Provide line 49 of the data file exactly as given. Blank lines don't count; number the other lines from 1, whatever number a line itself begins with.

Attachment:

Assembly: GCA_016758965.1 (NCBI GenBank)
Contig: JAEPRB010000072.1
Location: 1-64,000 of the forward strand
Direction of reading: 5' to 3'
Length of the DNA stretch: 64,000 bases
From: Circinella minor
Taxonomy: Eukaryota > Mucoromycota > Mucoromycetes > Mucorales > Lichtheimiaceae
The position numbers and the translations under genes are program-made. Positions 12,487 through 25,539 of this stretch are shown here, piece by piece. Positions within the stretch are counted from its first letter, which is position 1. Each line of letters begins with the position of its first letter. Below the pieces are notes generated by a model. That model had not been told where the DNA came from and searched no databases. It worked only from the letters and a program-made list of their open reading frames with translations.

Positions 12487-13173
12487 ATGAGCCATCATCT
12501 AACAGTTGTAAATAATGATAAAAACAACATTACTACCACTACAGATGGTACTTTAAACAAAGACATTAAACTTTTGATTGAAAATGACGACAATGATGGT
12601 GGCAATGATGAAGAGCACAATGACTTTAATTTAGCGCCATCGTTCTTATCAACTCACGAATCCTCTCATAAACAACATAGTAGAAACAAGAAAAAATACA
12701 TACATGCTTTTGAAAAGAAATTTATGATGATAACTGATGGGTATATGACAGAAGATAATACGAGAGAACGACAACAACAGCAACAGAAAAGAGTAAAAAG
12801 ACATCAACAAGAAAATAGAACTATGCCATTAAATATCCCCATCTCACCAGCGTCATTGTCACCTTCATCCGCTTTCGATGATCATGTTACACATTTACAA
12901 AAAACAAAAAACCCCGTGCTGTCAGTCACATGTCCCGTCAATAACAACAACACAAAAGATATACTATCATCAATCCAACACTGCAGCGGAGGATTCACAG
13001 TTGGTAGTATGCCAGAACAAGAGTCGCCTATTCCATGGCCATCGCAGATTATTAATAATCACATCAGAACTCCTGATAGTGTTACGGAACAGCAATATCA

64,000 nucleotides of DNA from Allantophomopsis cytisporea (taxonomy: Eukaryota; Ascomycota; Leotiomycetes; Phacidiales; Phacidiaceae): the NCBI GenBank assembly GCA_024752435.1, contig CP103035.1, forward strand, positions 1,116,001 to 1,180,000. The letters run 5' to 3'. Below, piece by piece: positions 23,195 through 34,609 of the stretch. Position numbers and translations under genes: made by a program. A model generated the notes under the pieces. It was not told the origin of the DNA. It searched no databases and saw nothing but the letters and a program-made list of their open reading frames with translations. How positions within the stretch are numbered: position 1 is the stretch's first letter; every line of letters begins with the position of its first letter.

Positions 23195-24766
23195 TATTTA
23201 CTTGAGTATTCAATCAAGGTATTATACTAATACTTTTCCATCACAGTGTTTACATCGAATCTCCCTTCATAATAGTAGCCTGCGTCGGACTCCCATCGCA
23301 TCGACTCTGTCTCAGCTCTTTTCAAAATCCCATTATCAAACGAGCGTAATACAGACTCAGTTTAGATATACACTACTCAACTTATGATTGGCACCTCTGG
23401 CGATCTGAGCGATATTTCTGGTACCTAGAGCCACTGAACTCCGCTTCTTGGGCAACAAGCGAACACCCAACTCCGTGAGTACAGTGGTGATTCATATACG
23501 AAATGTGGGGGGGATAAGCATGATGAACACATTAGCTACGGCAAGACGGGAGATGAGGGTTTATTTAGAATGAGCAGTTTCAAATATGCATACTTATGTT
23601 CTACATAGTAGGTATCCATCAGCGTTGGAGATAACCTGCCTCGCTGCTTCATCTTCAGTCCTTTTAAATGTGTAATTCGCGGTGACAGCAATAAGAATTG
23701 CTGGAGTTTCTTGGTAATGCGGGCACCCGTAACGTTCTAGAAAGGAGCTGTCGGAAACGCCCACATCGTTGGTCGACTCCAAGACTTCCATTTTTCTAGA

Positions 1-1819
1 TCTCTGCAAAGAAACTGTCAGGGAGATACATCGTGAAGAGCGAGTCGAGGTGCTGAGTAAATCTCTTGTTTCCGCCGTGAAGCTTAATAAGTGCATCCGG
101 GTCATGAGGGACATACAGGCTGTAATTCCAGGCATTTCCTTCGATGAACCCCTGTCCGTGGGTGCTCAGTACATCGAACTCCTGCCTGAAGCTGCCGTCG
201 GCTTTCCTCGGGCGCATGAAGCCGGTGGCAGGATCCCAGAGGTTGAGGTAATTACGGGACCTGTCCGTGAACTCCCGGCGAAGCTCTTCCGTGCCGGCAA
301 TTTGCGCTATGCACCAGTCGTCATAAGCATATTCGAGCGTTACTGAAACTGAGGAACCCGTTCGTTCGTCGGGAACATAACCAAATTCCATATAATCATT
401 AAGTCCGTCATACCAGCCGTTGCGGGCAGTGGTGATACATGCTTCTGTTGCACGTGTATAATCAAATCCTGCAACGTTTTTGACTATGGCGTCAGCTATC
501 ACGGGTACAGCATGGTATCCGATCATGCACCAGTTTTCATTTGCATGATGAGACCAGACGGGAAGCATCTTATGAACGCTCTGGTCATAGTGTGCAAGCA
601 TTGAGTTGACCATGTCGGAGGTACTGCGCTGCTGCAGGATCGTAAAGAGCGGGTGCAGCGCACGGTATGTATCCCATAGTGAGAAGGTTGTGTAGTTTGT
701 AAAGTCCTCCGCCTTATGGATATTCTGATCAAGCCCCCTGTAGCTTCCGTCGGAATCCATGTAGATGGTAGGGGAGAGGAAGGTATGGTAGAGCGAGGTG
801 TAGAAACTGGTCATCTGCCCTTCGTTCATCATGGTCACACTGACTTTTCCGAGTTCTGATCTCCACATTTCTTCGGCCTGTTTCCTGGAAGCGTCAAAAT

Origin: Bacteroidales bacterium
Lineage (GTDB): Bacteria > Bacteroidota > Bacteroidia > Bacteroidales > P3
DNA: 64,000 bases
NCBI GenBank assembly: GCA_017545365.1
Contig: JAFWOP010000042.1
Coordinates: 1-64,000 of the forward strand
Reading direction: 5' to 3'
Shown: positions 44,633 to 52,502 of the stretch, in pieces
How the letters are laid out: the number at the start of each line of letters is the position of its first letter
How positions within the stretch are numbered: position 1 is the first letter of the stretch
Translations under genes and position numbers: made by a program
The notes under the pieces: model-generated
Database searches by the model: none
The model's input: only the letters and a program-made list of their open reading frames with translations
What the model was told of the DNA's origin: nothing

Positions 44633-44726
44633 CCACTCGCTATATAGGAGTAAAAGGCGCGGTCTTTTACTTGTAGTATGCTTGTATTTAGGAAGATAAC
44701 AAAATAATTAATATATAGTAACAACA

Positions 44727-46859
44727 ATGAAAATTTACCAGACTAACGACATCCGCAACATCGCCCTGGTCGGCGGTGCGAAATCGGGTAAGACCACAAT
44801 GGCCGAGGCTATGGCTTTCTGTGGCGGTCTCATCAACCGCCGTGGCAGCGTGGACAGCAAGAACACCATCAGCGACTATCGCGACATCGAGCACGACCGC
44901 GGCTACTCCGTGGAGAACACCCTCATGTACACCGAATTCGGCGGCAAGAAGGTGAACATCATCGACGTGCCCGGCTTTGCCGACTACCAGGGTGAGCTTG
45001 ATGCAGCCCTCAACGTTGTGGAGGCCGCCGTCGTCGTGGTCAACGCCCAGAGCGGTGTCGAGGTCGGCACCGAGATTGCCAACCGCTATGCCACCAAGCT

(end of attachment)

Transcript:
The model's input: only the letters and a program-made list of their open reading frames with translations